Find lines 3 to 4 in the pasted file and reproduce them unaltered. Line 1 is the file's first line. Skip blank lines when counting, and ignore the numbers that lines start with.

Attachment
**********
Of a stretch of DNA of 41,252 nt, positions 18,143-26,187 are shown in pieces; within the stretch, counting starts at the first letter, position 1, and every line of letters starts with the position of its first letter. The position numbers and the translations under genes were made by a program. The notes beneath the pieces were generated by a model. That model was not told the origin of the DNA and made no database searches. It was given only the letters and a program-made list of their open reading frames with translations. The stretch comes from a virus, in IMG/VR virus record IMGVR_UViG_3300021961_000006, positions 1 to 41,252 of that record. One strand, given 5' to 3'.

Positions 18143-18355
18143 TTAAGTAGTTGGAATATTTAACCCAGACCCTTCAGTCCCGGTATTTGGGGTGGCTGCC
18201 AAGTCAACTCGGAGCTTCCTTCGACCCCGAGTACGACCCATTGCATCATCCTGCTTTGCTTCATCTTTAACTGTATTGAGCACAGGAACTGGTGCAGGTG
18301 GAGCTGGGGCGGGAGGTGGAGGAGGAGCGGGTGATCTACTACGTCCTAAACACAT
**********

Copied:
18143 TTAAGTAGTTGGAATATTTAACCCAGACCCTTCAGTCCCGGTATTTGGGGTGGCTGCC
18201 AAGTCAACTCGGAGCTTCCTTCGACCCCGAGTACGACCCATTGCATCATCCTGCTTTGCTTCATCTTTAACTGTATTGAGCACAGGAACTGGTGCAGGTG